SpaceX Super Heavy Booster 3 rolled to Starbase launch pad
SpaceX’s Super Heavy Booster No. 3 stacked at the company’s high bay facility made an appearance last week. The vehicle was transported down Boca Chica’s Highway 4 on July 1, 2021, to a modified section of Pad A, where it is expected to begin cryo testing.
Known as Booster No. 3, or BN3, this engine-less pathfinder vehicle is set to undergo a series of pressure tests in the upcoming weeks at the company’s South Texas launch facility, named Starbase by the company, to evaluate the integrity of the tank itself.
While BN3 is busy pathfinding, common dome sections of BN4, a flight-capable booster, are currently being put together in the High Bay.
The company had originally hoped to make an orbital flight with both Starship and a Super Heavy booster in July. However, according to a tweet from Elon, it seems SpaceX will be happy if both Starship and Super Heavy are stacked by the end of the month, which seems to be a much more realistic expectation.
The company plans on mating Starship 20 (SN20) and BN4 at some point later in the month. These two vehicles are expected to make up the first orbital flight test of the Starship system.
Before a full-duration flight test can take place, the company’s orbital launch tower will need to be completed. Currently, the pad seems to be well on its way up, as the seventh section of the behemoth launch tower was lifted into place last week.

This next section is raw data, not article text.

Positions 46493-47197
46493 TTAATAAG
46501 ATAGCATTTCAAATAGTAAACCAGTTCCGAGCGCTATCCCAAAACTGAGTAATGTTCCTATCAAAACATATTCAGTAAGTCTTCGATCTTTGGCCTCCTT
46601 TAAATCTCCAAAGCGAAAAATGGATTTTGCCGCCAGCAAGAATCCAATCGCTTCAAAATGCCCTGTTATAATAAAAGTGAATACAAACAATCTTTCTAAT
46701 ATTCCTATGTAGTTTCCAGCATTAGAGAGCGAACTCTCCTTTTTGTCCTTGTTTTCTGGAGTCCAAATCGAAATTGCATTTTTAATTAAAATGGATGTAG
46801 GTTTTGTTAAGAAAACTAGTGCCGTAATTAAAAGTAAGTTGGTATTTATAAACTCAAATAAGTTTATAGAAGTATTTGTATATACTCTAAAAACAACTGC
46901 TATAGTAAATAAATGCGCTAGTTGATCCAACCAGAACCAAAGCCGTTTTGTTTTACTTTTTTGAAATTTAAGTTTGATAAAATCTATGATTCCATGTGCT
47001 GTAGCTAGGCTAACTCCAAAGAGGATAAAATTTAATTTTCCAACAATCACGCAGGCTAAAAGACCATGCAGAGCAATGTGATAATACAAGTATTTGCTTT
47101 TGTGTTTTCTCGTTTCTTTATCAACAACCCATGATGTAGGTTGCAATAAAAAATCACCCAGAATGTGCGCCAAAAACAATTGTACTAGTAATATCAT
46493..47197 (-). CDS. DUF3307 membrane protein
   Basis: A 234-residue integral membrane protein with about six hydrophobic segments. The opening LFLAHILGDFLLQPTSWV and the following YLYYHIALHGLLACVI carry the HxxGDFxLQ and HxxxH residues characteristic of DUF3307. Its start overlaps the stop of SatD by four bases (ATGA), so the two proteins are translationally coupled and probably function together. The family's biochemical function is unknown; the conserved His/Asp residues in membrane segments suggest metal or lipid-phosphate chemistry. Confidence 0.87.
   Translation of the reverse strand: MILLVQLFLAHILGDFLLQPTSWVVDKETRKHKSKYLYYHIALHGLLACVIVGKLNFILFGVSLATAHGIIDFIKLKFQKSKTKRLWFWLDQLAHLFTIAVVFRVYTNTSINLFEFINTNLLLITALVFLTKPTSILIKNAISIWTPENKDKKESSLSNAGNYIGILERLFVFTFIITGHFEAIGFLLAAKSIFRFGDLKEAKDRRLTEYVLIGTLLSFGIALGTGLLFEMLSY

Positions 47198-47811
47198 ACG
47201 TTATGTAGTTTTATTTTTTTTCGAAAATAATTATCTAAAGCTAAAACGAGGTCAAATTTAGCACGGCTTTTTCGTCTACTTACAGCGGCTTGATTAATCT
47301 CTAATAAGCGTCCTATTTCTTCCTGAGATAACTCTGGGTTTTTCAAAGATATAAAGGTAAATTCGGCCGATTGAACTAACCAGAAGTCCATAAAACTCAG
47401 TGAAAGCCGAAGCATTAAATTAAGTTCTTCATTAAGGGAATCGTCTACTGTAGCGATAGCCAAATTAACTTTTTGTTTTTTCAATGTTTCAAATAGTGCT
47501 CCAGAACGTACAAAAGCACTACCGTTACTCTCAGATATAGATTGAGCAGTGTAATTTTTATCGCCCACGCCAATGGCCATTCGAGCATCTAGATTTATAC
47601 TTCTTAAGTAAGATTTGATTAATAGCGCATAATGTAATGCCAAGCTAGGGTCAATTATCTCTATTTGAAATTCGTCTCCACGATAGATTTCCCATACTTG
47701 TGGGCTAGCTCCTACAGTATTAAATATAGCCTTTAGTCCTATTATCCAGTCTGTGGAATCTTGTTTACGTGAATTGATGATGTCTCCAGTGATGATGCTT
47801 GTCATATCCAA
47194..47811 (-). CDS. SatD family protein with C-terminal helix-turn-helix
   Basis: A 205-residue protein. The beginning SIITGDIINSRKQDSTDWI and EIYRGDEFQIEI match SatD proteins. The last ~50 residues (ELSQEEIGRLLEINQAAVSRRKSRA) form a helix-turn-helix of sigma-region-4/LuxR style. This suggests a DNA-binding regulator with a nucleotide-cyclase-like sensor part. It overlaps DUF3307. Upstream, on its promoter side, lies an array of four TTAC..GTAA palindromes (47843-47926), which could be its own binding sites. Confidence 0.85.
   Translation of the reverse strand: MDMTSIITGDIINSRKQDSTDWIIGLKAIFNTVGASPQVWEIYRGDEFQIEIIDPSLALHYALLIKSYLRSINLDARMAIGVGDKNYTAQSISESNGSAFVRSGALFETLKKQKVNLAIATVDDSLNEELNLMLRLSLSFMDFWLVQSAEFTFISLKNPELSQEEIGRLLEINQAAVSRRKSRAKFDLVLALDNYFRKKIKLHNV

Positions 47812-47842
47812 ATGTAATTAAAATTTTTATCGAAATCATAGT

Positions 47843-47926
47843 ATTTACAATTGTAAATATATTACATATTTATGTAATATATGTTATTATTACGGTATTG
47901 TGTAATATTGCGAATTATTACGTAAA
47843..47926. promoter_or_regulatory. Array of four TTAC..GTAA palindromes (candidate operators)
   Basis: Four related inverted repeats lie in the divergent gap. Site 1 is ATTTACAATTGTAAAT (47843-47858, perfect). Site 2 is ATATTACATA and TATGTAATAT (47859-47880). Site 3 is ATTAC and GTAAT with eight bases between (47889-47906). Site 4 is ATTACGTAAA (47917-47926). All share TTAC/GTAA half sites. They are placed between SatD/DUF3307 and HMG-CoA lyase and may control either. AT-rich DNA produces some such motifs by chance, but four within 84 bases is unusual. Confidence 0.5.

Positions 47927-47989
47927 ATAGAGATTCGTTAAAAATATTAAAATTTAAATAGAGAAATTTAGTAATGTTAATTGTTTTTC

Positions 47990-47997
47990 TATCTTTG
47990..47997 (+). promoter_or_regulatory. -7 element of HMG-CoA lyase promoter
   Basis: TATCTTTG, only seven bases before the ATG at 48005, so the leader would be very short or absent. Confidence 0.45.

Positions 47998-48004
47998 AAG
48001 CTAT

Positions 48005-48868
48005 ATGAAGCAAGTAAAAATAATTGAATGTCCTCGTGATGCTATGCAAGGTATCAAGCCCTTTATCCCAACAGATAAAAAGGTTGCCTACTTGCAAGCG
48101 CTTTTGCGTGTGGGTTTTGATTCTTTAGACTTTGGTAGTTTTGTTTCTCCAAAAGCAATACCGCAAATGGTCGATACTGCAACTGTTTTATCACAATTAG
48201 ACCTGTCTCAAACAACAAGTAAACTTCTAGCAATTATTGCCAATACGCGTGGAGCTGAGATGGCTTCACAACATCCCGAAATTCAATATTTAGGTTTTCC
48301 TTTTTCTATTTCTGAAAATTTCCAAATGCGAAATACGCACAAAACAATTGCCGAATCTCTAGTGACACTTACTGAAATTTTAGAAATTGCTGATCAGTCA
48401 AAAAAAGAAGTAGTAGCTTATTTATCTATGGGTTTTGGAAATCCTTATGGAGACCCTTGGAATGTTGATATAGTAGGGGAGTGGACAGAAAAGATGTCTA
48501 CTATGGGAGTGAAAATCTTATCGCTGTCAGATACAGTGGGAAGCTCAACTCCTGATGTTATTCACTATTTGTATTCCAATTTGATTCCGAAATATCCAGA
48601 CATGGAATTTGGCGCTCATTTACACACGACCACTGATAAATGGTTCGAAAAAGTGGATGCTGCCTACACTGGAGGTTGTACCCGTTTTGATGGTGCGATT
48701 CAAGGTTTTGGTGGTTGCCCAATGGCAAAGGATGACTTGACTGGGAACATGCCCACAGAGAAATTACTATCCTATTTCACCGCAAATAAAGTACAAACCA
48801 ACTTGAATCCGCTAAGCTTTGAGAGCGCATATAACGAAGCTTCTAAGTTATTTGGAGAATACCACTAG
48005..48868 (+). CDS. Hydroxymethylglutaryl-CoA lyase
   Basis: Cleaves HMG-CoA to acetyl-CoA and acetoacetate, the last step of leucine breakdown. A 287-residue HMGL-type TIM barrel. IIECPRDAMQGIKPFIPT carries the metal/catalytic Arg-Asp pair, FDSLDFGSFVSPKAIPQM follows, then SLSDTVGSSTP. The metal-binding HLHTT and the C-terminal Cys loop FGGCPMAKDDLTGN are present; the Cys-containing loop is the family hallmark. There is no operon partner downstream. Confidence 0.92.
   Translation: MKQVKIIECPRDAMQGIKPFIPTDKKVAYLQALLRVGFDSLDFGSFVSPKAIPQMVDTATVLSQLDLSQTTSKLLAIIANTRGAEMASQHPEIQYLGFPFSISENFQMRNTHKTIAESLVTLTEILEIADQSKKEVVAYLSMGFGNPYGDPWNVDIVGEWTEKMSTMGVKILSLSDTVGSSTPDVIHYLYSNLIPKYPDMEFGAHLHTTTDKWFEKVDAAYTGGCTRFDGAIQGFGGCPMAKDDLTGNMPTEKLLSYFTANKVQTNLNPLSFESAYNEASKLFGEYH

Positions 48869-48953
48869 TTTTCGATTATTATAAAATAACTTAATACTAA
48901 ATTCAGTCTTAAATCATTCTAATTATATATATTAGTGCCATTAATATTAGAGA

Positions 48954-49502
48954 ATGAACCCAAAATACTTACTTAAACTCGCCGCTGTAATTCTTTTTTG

At this rate, the launch tower might be finished before the end of the month, with a crane and lightning protection tower still needing to be erected before the pad’s completion.
Three new Raptor engines also made their way home to Boca Chica this week, including the first two engines that will make up the propulsion system for the Super Heavy booster.
The current cadence of engine production includes initial fabrication at the company’s headquarters in Hawthorne, California, followed by testing in McGregor, Texas, to final delivery at Boca Chica.
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Having a life-long interest in crewed space flight, Desforges’ passion materialized on a family vacation in 1999 when he was able see the launch of Space Shuttle Discovery on STS-96. Since then, Desforges has been an enthusiast of space exploration efforts. He lived in Orlando, Florida for a year, during which time he had the opportunity to witness the flights of the historic CRS-4 and EFT-1 missions in person at Cape Canaveral. He earned his Private Pilot Certificate in 2017, holds a degree in Aviation Management, and currently works as an Operations Analyst in the aviation industry in Georgia.